For example Alexander II was a humanitarian but Nicholas II mainly wanted modernisation for Russia. Alexander III just wanted to retain his power and keep in control to avoid the same fate as his father. Similarly, the communist rulers were not uniform either as they had different core aims, for example Khruschev’s main aim was destalinisation whereas Stalin’s was to create his own legacy. The Provisional Government and Lenin were alike in their policies in the fact that they both completely changed the system. In the case of the Provisional Government they changed it from autocratic to democratic and Lenin changed it to a one party state; although the result was different the basis was the same.
Trotsky described war as the ‘locomotive of history’. How far can it be argued that change in Russia in the period 1855-1964 was caused only by involvement in wars? During this period the biggest change that happened was the move from Tsarist autocracy to communist dictatorship as well as the short lived provisional government, which was a form of democracy. Furthermore there were changes to economic policy, which had a great impact on society. The wars that occurred did bring change but were not the only causes of change.
History How far did the growth of internal opposition threaten the Tsarist regime in the years 1881-1904? Alexander III took over as the Tsar of Russia shortly after his father’s assassination (Alexander II) with the intention to rule Russia with brute force to assert the autocratic power back into control of the people. This was done with the use of secret police and the tightening of censorship. Nicholas II shortly took over after his father died from medical reasons. He was generally described as a smart man with great manners however lacked those qualities of a practical man.
How accurate is it to say that Lenin’s leadership was the most important reason for the Bolsheviks’ success in the revolution of October 1917? The Bolshevik party on 25th October 1917 seized control of Russia with Lenin viewed to many as the icon of the revolution since his policies were quickly widespread amongst the people of Petrograd and his impressive leadership skills mobilized his ideas and the Bolshevik planned events to gain power. However, many would disagree, arguing that Lenin is not as significant because other leading Bolsheviks, such as Trotsky, were far more effective than Lenin in carrying out the revolution. Secondly, the weaknesses and underlying issues of the Provisional Government proved that they were destined to fail regardless of their attempts to keep power through repression, already placing the Bolsheviks in a good position for taking control. Finally the failures of the Provisional Government made them vulnerable which coincidentally worked to advantage the Bolsheviks.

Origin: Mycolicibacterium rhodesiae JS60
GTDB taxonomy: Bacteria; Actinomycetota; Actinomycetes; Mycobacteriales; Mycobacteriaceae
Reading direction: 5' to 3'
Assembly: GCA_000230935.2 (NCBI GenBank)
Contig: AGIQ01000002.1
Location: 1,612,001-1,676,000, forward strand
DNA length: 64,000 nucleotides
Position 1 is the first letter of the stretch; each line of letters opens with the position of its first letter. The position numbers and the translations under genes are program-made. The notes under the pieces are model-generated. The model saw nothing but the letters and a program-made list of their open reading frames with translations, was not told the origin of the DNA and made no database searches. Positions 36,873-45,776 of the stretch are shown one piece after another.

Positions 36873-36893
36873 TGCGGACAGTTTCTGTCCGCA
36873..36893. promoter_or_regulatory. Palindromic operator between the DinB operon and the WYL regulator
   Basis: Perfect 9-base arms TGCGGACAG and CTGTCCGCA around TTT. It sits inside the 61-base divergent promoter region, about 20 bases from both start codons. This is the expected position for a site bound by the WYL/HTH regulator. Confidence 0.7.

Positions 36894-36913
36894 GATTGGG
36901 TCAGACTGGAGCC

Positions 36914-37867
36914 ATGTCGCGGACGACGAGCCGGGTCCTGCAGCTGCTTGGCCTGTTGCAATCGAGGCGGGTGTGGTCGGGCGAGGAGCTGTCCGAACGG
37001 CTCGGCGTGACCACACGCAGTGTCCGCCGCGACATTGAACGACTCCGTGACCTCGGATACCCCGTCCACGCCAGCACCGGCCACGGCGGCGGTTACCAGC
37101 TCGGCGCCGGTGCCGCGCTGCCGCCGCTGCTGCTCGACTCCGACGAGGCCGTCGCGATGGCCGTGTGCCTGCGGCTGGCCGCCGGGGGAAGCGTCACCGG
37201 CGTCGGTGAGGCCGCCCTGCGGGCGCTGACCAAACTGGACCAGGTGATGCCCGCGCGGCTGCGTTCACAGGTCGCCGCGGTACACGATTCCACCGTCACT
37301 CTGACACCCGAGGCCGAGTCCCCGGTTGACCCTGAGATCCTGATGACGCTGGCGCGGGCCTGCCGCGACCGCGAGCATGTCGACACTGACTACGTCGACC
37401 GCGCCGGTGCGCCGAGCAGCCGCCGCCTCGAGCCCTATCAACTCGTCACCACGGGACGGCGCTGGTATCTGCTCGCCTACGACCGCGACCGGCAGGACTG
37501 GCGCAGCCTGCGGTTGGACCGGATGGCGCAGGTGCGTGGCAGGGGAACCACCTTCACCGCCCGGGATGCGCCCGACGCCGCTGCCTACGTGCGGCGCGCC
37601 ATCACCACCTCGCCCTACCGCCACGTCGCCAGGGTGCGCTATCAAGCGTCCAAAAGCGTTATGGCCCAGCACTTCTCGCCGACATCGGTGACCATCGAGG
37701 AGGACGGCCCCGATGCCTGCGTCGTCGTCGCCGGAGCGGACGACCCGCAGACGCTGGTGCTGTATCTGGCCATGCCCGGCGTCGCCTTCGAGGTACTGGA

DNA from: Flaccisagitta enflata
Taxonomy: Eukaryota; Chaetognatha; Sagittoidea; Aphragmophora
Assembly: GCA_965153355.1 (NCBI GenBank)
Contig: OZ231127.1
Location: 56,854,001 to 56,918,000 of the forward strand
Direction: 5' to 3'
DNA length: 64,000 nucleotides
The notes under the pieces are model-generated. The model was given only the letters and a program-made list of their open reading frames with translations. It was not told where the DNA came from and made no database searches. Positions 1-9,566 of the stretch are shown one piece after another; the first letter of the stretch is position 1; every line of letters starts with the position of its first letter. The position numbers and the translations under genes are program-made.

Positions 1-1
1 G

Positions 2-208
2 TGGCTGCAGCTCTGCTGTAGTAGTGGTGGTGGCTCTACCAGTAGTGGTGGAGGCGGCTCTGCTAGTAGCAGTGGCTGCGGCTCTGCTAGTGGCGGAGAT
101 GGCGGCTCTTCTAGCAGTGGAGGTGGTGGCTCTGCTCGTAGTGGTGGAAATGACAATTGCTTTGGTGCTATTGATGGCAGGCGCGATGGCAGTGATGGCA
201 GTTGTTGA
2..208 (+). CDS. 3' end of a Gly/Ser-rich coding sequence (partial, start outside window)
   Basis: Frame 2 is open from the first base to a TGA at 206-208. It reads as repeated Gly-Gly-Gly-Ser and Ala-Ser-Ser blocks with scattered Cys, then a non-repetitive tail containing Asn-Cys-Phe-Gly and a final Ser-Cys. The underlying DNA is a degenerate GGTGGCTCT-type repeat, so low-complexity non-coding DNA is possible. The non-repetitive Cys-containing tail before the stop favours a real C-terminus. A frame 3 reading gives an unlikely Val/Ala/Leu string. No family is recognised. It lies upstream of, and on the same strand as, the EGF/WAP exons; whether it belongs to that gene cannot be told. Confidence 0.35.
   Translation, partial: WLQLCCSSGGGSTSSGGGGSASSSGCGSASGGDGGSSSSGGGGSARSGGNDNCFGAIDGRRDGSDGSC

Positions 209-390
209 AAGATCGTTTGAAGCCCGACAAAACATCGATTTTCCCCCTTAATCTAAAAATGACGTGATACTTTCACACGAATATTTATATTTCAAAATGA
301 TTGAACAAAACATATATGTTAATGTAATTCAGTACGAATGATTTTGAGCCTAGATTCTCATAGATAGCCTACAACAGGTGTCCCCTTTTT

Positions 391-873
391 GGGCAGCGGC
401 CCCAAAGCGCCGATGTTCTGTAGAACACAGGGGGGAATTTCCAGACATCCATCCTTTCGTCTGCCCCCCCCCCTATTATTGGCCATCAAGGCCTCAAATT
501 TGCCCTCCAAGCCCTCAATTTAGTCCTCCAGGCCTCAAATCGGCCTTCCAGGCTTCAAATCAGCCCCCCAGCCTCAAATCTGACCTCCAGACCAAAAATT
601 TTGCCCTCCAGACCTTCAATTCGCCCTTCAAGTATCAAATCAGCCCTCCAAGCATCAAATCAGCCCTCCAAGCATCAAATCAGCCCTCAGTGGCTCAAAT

Even so, the zemstvo did allow the greater population more say in the ways they wanted a small part of their lives to be run. Also, the October Manifesto in 1905 promised the establishment of fundamental civil freedoms and the State duma, with participation for those deprived of voting powers and a powerful legislative role. The October Manifesto was the first time during Russian history that the tsar was willing to share political power in national government, and the Manifesto suggested that a national parliament was created. To many liberals, this was a crucial breakthrough. The Dumas were the government’s response to the 1905 revolution, and the tsar’s granting of a duma in the October Manifesto was the most striking of the concessions made to the liberals.